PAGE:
Author Interview: Our Year of Maybe

Our Year of Maybe is out today, and I’m so excited to celebrate with an interview from author Rachel Lynn Solomon!

Interview with Rachel Lynn Solomon

Our Year of Maybe focuses on the aftermath of a kidney transplant between two best friends. What kind of research was involved for writing this complicated subject?

I spoke with doctors, donors, and recipients to get a full picture of what each person goes through during a transplant. I also watched videos, read articles and firsthand accounts from donors and recipients, and took copious notes. While of course writers excel at bending the truth, and there’s a very small chance that someone’s best friend would happen to be a perfect match, that does still mean it’s possible. And that’s what was important to me—the fact that this could happen.

Both You’ll Miss Me When I’m Gone and Our Year of Maybe feature complex characters with messy relationships. How does your writing process work in creating these types of characters and situations?

Those are definitely my favorite things to write! In terms of crafting complex characters, I’ll say that I really, really love details. In fact, small details often come to me before bigger character and plot arcs—quirks, habits, ways of speaking, etc. It also doesn’t feel realistic to me to write teens who aren’t flawed or who don’t make mistakes. Those characters, the messy ones, feel most relatable to me.

I’m most interest in exploring relationships that haven’t been explored very much in YA, or haven’t been explored in quite the way I’m exploring them. (Pretend I didn’t use the word “explore” four times in that sentence, yikes.) So, while of course best friends—with one in love with the other—have been written about, I hadn’t come across a story like this with the added complication of a kidney transplant. And with You’ll Miss Me When I’m Gone, of course there are sister books out there, but there aren’t many with Jewish sisters, or dual POVs with two female characters.

I often hear from authors that writing their second novel is harder. Has this been the case for you? Do you have any writing tips?

Yes, definitely. In my case, I was revising OYOM while reviews for YMMWIG were coming in, and for a while, it was tough to focus on OYOM without all those new voices in my head. Ultimately, I had to focus on the story I wanted to tell, which meant thinking about the kind of book my teen self might have needed: one about yearning, a codependent friendship, and the ways we sometimes give so much of ourselves to another person in the hopes that they’ll return our affection. And I’m really pleased with how it turned out.

What are some of your favorite YA contemporary novels? I know readers will love to hear some recommendations!

Some of my all-time faves:

  • Some Girls Are by Courtney Summers
  • Hold Still by Nina LaCour
  • Even When You Lie To Me by Jessica Alcott
  • Lovely, Dark and Deep by Amy McNamara

Some of my recent faves:

  • A Heart in a Body in the World by Deb Caletti
  • From Twinkle, With Love by Sandhya Menon
  • American Panda by Gloria Chao
  • 500 Words or Less by Juleah del Rosario

And some faves that haven’t been released yet:

  • Have a Little Faith in Me by Sonia Hartl
  • All Eyes On Us by Kit Frick
  • Small Town Hearts by Lillie Vale
  • The Truth About Leaving by Natalie Blitt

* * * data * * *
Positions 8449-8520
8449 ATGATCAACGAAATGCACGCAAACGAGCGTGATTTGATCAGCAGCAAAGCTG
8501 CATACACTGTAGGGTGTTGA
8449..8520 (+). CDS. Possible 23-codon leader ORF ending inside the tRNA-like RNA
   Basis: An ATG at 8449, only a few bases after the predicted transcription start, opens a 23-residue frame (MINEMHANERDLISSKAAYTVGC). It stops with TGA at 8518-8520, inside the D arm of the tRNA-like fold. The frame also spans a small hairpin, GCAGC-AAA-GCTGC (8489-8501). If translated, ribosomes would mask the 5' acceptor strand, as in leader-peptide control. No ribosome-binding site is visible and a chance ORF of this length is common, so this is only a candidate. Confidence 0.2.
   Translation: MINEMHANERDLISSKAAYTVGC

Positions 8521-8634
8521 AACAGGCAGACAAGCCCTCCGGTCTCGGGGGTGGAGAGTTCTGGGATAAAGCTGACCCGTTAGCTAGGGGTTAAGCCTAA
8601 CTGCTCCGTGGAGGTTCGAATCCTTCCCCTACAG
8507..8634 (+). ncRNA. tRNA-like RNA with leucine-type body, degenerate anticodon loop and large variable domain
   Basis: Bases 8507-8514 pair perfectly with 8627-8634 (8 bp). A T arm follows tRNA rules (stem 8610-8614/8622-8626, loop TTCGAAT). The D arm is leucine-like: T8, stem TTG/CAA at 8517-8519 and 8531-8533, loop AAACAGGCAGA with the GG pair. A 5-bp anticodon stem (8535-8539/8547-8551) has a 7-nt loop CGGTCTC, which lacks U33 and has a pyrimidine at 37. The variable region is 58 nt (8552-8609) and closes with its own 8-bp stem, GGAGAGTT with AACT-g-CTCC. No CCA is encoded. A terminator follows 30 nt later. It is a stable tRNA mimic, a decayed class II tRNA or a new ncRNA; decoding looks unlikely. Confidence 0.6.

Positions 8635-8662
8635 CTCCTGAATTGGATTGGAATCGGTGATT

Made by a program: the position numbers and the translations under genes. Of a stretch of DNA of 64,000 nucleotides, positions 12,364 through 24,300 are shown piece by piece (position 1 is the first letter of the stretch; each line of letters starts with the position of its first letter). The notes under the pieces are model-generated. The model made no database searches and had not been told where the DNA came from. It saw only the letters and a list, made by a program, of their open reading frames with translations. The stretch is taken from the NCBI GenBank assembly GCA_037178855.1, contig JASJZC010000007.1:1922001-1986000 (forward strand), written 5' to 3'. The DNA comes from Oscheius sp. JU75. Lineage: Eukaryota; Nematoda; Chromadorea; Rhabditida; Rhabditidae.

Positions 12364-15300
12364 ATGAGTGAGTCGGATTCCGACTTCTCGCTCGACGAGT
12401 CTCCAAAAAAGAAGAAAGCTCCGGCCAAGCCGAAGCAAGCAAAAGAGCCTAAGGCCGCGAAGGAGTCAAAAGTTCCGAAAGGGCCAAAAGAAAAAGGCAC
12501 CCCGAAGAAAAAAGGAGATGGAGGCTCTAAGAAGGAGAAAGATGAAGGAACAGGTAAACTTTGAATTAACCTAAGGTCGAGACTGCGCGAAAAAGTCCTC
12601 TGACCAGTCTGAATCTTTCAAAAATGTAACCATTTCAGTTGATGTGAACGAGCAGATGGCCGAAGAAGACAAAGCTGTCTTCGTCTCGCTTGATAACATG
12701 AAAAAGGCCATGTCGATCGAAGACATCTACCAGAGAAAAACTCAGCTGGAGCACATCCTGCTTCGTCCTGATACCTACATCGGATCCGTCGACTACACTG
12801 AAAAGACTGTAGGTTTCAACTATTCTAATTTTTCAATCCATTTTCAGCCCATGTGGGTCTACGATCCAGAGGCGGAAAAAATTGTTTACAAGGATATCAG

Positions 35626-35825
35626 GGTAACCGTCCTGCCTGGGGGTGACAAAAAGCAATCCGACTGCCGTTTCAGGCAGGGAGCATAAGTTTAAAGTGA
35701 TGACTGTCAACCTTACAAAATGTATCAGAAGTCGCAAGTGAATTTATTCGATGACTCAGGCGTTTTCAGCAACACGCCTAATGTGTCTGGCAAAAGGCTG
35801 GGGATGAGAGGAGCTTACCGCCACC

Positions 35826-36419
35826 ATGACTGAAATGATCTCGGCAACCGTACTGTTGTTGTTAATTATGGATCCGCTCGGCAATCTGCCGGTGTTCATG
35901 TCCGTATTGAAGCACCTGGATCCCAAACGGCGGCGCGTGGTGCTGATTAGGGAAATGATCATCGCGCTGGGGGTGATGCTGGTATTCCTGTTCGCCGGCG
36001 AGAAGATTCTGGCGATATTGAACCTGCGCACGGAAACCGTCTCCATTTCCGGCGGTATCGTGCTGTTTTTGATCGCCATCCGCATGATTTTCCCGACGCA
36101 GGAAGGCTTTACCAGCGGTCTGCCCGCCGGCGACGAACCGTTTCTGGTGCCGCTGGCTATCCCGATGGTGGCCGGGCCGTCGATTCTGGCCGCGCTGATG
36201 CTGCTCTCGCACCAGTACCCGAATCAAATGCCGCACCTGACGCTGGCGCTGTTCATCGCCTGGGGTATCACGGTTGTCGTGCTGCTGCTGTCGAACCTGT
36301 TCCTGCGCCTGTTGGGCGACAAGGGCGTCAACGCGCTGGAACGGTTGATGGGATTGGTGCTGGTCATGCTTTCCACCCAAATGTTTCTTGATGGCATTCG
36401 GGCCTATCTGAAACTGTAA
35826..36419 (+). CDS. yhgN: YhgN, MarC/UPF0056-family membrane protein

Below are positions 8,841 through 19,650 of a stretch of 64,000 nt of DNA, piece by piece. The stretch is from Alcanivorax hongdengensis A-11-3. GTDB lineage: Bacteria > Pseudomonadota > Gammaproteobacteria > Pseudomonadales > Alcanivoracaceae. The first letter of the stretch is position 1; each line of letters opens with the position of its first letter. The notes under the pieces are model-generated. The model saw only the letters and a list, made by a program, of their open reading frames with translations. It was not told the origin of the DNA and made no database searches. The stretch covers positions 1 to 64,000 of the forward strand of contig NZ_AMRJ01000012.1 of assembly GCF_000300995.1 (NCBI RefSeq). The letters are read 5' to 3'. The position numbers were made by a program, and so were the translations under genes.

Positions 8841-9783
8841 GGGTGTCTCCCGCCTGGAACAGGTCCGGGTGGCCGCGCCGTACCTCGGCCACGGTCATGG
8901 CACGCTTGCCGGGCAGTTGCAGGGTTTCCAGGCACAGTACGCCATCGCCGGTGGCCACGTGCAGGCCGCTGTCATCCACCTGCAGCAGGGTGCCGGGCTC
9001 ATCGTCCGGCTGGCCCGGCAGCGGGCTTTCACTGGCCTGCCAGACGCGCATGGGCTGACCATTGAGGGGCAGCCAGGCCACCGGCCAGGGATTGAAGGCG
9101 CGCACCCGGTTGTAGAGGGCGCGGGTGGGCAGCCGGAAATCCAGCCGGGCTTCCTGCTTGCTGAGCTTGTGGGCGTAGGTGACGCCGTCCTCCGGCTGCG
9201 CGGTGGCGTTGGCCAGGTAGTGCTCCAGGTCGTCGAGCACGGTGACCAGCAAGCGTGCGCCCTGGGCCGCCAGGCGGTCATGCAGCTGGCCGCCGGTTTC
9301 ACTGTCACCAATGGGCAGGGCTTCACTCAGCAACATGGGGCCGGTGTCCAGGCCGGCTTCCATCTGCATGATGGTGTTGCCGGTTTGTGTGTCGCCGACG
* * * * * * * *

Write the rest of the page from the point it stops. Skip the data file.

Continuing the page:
I was so excited when I read the announcement about your next book, Today Tonight Tomorrow, as enemies-to-lovers is my favorite trope! Is there anything you can share about it with us?

Thank you! It’s my favorite too, and it’s been an absolute blast to write! I’m in the middle of revisions right now. I can say that it takes place over 24 hours on the last day of senior year and the main characters are academic rivals. It’s probably the slowest burn I’ve ever written, which hopefully makes the payoff even sweeter. Like my first two books, the protagonist and love interest are both Jewish, which is a significant part of their identities. The book is also a love letter to Seattle and features some of my favorite places. It’ll be out in the summer of 2020!

22718738About Our Year of Maybe

Release Date: January 15, 2019
Find it: Goodreads, Amazon, Barnes & Noble

Aspiring choreographer Sophie Orenstein would do anything for Peter Rosenthal-Porter, who’s been on the kidney transplant list as long as she’s known him. Peter, a gifted pianist, is everything to Sophie: best friend, musical collaborator, secret crush. When she learns she’s a match, donating a kidney is an easy, obvious choice. She can’t help wondering if after the transplant, he’ll love her back the way she’s always wanted.

But Peter’s life post-transplant isn’t what either of them expected. Though he once had feelings for Sophie too, he’s now drawn to Chase, the guitarist in a band that happens to be looking for a keyboardist. And while neglected parts of Sophie’s world are calling to her—dance opportunities, new friends, a sister and niece she barely knows—she longs for a now-distant Peter more than ever, growing increasingly bitter he doesn’t seem to feel the same connection.

Peter fears he’ll forever be indebted to her. Sophie isn’t sure who she is without him. Then one blurry, heartbreaking night twists their relationship into something neither of them recognizes, leading them to question their past, their future, and whether their friendship is even worth fighting for.

About Rachel Lynn Solomon


Rachel Lynn Solomon lives, writes, and tap dances in Seattle, Washington. Once she helped set a Guinness World Record for the most natural redheads in one place. She’s the author of You’ll Miss Me When I’m Gone (out now from Simon & Schuster/Simon Pulse), Our Year of Maybe (1/15/19), and Today Tonight Tomorrow (2020). A short story of hers will appear in the anthology It’s a Whole Spiel (Penguin Random House/Knopf, fall 2019).

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